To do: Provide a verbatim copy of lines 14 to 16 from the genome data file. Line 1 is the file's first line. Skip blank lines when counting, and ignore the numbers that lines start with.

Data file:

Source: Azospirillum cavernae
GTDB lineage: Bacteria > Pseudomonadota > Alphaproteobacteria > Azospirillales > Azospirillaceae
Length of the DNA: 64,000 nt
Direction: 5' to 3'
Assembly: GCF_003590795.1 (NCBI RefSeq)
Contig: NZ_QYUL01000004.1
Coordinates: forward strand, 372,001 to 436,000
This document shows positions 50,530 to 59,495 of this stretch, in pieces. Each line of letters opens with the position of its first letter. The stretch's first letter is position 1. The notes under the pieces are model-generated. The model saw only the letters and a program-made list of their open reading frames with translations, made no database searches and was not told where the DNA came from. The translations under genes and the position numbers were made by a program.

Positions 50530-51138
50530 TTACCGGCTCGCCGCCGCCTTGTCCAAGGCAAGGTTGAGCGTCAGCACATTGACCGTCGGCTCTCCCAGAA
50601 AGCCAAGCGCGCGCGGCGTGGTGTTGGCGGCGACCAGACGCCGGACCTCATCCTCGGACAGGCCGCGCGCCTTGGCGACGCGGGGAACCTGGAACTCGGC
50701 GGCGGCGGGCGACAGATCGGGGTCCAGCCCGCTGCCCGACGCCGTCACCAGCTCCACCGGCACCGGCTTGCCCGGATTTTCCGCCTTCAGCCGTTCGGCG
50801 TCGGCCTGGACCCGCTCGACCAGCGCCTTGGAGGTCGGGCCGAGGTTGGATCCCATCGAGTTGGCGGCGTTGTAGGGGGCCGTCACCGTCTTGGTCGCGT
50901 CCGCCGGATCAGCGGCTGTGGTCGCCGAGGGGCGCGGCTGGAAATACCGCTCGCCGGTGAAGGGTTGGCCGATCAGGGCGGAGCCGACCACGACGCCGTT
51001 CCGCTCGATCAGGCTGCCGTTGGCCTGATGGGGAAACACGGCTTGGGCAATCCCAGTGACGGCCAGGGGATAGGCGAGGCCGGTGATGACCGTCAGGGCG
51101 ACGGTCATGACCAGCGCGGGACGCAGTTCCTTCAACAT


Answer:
50901 CCGCCGGATCAGCGGCTGTGGTCGCCGAGGGGCGCGGCTGGAAATACCGCTCGCCGGTGAAGGGTTGGCCGATCAGGGCGGAGCCGACCACGACGCCGTT
51001 CCGCTCGATCAGGCTGCCGTTGGCCTGATGGGGAAACACGGCTTGGGCAATCCCAGTGACGGCCAGGGGATAGGCGAGGCCGGTGATGACCGTCAGGGCG
51101 ACGGTCATGACCAGCGCGGGACGCAGTTCCTTCAACAT